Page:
Temple student org supports local youth, maternal care

The association is partnered with local organizations it supports through hosting fundraisers.

(Left to right) On Feb 6., YEMSA members Samantha Sprechman, Nishi Patel, Charita Kunta, Natasha Narayanan, Annmarie Charles, Chau Do and Nicole Alhov sit in the Honors Lounge in Tuttleman Learning Center, where they are hosting a fundraiser.

There were 684 unaccompanied children and youth experiencing homelessness in the state of Pennsylvania in 2018, according to the National Alliance to End Homelessness. 

 Charita Kunta, a sophomore neuroscience major, created Youth Education and Maternal Support Association alongside Natasha Narayanan last semester to help combat statistics like these.  The association focuses on providing support to youth and mothers in Philadelphia through donation drives and informational programs. 

YEMSA partners with organizations like the Achieving Independence Center, a nonprofit that provides shelter for vulnerable youth, and Mary’s Shelter, a social service agency in Reading, Pennsylvania, that addresses pregnancy, parenting and youth issues in the community. 

The association’s first fundraiser is a baby bottle campaign on Main Campus in partnership with Mary’s Shelter that runs until Feb. 20. The campaign is a part of their goal to collect donations and provide maternal care, like diapers and clothes, for mothers and babies in need of resources, Kunta said. 

The money raised in the campaign will be used in various ways to support the shelter’s residents, said Claire Farrar, communications and events specialist at Mary’s Shelter and a 2005 communications and theater alumna. 

Farrar said having college students involved in supporting issues like youth homelessness is important because it can also affect college-aged people. 

“We’re addressing homelessness, we’re addressing homeless kids, and we’re addressing homeless pregnant mothers, so that can be anybody,” Farrar said. “Much like many things going on in our world today, it doesn’t really have a face. Anybody can fall into those hard times or end up in a position where they might need a program like ours, so to see it firsthand and be able to help I think opens up people’s eyes.” 

The association also concentrates on education, youth homelessness and the foster care system, or temporary service provided by state governments for children who cannot live with their families, according to the Children’s Bureau.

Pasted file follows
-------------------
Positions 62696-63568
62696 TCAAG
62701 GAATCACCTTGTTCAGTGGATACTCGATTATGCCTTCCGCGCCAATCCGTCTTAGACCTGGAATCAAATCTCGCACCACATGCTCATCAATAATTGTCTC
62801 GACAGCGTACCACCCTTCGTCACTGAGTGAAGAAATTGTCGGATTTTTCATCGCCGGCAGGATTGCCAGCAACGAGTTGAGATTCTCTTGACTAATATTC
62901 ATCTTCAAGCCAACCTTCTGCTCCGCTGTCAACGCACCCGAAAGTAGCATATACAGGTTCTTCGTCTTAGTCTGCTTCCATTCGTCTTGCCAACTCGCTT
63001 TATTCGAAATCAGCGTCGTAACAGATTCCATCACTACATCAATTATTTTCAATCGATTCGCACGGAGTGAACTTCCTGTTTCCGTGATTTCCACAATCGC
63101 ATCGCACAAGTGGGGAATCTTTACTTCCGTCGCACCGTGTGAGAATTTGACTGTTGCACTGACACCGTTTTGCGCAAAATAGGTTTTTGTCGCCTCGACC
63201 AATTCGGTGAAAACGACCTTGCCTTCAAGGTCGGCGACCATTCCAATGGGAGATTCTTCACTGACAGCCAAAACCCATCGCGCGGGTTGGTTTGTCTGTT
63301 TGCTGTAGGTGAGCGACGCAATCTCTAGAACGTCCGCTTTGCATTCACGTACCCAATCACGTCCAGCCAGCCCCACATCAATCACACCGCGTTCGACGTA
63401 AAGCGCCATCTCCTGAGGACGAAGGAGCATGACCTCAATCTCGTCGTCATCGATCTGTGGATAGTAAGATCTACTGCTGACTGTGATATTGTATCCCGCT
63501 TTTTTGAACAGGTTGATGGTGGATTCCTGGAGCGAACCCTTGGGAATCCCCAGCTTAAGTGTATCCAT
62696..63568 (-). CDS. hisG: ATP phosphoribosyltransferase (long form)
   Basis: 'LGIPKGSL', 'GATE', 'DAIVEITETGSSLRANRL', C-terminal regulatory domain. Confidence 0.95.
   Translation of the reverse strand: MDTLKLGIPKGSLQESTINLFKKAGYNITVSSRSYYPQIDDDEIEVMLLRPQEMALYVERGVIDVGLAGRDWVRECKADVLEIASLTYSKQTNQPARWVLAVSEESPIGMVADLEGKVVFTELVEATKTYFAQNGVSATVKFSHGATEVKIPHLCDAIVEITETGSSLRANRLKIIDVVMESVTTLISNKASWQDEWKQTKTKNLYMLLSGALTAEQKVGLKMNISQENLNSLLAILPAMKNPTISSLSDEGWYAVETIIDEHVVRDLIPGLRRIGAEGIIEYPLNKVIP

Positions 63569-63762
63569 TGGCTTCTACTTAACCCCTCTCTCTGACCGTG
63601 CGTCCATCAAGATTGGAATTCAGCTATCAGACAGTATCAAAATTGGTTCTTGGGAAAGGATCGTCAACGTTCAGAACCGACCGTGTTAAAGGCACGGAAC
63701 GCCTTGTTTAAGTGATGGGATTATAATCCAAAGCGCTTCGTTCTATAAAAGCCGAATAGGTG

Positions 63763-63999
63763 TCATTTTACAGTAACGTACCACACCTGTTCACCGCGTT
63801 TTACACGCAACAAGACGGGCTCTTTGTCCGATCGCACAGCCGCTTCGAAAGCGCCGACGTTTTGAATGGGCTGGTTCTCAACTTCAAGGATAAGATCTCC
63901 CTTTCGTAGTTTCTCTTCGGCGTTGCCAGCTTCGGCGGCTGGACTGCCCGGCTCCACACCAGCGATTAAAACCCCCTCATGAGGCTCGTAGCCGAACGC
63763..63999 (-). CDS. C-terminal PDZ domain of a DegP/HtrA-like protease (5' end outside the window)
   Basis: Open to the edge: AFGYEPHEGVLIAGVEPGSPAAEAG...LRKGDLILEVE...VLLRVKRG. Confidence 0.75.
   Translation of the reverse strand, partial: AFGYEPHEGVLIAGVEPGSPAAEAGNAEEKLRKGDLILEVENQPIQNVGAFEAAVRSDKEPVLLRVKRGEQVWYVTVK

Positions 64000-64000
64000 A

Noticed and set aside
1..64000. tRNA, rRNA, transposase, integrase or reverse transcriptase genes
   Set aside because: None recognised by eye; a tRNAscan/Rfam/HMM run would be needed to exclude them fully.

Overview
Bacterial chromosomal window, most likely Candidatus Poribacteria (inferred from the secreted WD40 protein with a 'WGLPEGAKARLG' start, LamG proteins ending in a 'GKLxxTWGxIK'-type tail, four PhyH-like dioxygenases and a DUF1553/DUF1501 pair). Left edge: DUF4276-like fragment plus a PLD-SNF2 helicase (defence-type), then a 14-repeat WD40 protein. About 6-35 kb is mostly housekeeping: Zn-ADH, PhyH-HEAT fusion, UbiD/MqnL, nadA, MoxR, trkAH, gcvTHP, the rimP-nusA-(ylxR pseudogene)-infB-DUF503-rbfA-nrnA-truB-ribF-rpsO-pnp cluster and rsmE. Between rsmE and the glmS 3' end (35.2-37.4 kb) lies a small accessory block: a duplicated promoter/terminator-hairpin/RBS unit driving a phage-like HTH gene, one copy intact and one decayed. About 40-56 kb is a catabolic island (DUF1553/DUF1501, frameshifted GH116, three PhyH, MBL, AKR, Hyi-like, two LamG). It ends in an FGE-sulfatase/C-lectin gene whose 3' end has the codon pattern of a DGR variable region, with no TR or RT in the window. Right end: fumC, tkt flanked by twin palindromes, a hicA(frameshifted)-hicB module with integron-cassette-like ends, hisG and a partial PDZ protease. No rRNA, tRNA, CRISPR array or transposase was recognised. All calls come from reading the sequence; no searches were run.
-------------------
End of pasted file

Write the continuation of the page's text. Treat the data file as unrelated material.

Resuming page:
YEMSA, a student organization focused on supporting youth and mothers, is raising money with a local nonprofit and put baby bottles in Tuttleman Learning Center to collect change. | CLAUDIA SALVATO / THE TEMPLE NEWS

The association’s undergrad panels inform youth how to pursue education and teach them how to write resumes, prepare for interviews and how to choose a career path, Kunta said.

“Things that if you went to a really good high school you don’t have a problem with, but if you didn’t it is something that is a huge challenge,” said Mansi Shah, assistant professor of neuroscience and psychology and the association’s adviser. 

Narayanan, a sophomore biology major, hopes YEMSA will link Temple to local organizations and hold events to help mothers and children become aware of the resources around them, she said.

The association also helps students learn more about the surrounding community. Shah added.

“Being on a college campus and being aware of these problems is very important because when you are in an area with professors and with faculty who also know about these problems and will help you to get involved, it is important that we make every effort to do to give back to the society,” Narayanan added. 

The association also plans to have a bake sale to fundraise for Mary’s Shelter and to collaborate with GEAR UP, an organization that provides academic success and college exploration for students and families.

“I hope that our organization has the touch to work with many people in need, with many organizations and that we have regular volunteers who are also passionate about helping out in Philly,” Kunta said. “It is not just us working to help others but it is also that YEMSA gets members who want to give back to the community as well, who will hopefully continue to do this work after they graduate.”

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